Derived from the Japanese tencha leaf and then stone-ground into a bright-green fine powder, matcha literally means “powdered tea,” and it’s incredibly good for you. Research in the Journal of Chromatography shows the concentration of epigallocatechin gallate (EGCG) in matcha to be 137 times greater than the amount you’ll find in most store-bought green tea. EGCG is a dieter’s best friend: Studies have shown the compound can simultaneously boost the breakdown of fat and block the formation of belly-fat cells. A meta-analysis in the International Journal of Obesity shows that when EGCG is combined with caffeine, it can help one lose weight or maintain weight loss.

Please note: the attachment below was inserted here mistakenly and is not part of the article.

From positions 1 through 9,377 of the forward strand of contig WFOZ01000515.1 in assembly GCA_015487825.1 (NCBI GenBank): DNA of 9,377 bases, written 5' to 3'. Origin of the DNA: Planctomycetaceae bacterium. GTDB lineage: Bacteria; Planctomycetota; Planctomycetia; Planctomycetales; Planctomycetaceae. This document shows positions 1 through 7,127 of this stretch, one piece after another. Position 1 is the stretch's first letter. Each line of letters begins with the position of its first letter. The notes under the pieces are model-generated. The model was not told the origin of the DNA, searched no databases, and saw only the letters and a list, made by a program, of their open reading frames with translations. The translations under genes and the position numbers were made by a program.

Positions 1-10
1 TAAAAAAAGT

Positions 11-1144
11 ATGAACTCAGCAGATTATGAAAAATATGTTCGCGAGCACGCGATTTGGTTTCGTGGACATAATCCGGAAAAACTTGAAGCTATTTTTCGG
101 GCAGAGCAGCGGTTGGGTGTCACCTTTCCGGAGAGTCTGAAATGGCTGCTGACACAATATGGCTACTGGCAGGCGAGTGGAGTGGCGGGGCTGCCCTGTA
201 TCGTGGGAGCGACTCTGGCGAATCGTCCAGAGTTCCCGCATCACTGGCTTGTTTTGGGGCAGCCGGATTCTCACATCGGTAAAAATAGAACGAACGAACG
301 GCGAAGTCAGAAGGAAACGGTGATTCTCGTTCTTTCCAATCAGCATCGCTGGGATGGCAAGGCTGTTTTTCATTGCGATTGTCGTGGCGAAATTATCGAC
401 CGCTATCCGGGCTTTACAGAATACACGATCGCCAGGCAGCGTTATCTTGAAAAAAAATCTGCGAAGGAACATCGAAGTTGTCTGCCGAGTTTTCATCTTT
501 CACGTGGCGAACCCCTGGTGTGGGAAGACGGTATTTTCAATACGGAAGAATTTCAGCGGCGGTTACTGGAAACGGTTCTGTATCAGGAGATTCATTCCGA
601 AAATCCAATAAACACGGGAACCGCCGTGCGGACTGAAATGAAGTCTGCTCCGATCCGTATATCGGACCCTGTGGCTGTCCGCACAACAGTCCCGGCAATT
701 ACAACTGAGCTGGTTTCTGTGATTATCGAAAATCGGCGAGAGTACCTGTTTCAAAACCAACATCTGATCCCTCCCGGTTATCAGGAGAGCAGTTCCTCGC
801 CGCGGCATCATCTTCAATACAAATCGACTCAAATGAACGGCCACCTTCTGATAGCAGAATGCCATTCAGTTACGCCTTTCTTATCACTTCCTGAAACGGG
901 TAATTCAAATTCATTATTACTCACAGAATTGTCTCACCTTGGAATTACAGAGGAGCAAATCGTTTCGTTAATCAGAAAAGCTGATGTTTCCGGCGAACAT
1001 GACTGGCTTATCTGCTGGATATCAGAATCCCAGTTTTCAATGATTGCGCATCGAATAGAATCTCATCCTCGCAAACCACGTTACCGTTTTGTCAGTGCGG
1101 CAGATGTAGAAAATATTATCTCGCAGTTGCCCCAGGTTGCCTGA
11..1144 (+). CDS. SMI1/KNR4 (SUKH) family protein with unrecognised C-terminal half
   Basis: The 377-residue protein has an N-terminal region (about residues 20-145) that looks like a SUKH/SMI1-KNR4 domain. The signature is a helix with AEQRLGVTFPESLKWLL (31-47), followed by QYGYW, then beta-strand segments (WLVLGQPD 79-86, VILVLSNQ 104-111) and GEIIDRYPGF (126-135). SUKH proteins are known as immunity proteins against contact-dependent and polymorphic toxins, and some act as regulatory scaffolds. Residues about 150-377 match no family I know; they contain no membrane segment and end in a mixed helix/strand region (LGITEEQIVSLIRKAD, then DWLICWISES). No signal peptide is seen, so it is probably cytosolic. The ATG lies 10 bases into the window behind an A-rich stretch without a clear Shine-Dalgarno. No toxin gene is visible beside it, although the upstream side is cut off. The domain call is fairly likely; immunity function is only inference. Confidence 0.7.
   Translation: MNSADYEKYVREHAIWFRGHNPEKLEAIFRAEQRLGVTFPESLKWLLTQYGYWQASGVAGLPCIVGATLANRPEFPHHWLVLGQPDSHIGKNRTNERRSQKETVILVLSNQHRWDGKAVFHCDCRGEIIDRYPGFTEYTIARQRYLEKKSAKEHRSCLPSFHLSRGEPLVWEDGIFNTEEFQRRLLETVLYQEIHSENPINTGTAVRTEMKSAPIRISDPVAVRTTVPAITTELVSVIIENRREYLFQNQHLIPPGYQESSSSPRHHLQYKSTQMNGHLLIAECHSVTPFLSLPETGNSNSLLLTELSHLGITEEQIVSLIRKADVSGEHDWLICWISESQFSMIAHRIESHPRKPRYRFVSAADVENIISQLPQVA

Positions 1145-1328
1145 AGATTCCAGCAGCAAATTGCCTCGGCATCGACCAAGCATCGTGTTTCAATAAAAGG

Contrary to popular belief, researchers now say breakfast doesn’t kickstart the metabolism and may not be the most important meal of the day. A study in the American Journal of Clinical Nutrition had more than 300 overweight participants consume diets that included either eating or skipping breakfast. At the end of 16 weeks, dieters who ate breakfast lost no more weight than the breakfast skippers. And a second study in the same journal found eating breakfast had zero impact on resting metabolism. Breakfast is an ideal place to squeeze protein, fiber, and other nutrients into your day, but if the choice is a doughnut or nothing, opt for the nothing. Start your day with lean protein, which burns twice as many calories during digestion as fat or carbs. But don’t stress about squeezing it in before 9 a.m.